Lessons from Groupon

Dave Business, Cracked Up (Blog), Opinions Leave a Comment

I know what you’re thinking: “Groupon??!! What does this have to do with your subject matter?”

Well, our family has been known to make use of services like Groupon and Living Social on occassion. If you’re unaware of these sites, in the most simple terms, they’re a new class of business leveraging the Internet to facilitate a service called “collective buying” (CB).

Usually, companies who use collective buying services to attract new customers by offering goods or services at deep discounts. The catch is that the consumer needs to pre-pay for the good or service to “opt in” to the deal.

It seems as though it’d be a win-win for a local vendor: they get a whole bunch of new customers and still get a “cut” of the revenue… if they set it up properly and then follow-through.

Customers are a Nuissance

My impression is that these organizations don’t have any problem in the “attracting new customers” department. But they DO seem to have a problem with the implied second part of the transaction: convincing that new customer to return.

It’s not indicative of ALL businesses we’ve visited as a result of purchasing these deals, but, once we present the printout of the deal, the level of customer service seems to decline dramatically. Any friendliness disappears, speed of service declines and any question or request seem to be viewed as an annoyance.

I’d have thought that a business would want to use this opportunity to pull out a welcome mat and acquaint a new customer to the store, the staff and the goods & services. The business has someone who probably would have never been at their establishement in the first place and has no idea whether there’s any value to be had besides the deal in their hand. A perfect opportunity to pull out some stops and impress!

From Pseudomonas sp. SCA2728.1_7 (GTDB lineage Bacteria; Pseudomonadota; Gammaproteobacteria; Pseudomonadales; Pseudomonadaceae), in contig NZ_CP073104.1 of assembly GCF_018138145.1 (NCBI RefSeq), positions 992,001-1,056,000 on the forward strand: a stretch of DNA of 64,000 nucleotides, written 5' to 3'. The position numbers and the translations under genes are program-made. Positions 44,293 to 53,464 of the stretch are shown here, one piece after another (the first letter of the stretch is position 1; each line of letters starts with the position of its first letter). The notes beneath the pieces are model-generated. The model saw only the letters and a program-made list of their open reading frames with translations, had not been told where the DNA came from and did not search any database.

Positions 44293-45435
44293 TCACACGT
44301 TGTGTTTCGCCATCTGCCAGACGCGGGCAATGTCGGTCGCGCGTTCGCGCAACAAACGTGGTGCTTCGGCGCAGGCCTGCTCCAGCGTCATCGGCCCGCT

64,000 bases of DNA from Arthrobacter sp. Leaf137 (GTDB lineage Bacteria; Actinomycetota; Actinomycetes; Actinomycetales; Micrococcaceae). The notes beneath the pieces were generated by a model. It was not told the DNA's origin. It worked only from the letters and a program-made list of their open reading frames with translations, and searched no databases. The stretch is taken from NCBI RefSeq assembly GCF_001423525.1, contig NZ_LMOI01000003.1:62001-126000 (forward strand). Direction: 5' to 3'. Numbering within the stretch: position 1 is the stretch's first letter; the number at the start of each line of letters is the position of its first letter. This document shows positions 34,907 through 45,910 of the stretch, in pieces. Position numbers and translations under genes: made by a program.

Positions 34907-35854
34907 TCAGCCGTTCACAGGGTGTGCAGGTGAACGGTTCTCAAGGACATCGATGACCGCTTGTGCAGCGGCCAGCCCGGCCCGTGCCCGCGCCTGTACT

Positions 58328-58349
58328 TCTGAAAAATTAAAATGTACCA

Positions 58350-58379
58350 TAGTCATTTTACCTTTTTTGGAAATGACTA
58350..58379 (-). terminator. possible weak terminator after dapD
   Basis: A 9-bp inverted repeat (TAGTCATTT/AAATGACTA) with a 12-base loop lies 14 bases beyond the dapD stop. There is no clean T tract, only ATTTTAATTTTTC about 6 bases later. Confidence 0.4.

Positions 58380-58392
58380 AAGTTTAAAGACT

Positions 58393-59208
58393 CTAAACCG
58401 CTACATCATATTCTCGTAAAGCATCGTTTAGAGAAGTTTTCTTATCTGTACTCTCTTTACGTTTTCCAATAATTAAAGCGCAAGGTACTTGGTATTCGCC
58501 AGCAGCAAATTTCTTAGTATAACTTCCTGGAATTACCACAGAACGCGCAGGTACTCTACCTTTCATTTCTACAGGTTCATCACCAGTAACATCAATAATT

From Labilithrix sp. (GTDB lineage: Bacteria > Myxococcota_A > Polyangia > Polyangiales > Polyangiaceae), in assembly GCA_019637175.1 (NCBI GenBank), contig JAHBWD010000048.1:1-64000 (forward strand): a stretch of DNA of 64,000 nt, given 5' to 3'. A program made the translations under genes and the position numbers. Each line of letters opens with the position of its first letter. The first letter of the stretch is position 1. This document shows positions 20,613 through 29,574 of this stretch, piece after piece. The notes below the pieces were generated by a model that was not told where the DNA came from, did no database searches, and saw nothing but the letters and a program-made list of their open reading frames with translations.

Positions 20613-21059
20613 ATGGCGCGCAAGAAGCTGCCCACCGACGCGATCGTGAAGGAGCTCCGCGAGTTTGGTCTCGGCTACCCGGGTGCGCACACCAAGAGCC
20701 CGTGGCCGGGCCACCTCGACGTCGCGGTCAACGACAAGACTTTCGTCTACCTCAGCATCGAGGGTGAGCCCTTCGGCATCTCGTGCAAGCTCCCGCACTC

Sadly no… Perhaps there’s a consulting opportunity here. But I digress

Back to Some Sort of Point

I’m in the midst of launching a local campaign that includes a “deal” for my rates – all intended to attract new customers.

Yes, I’m quite aware the I’ll most likely be making very slim margins on my work, but the purpose of such a campaign is not to make money, but expand the rolodex. I fully intend to do as I would do with existing clients … and then some. Compared to getting new customers, convincing one who’s happy to return is easy.

You’d think this kind of stuff would be “101” or common sense when running a business, but seems as though common  sense is not really that common…

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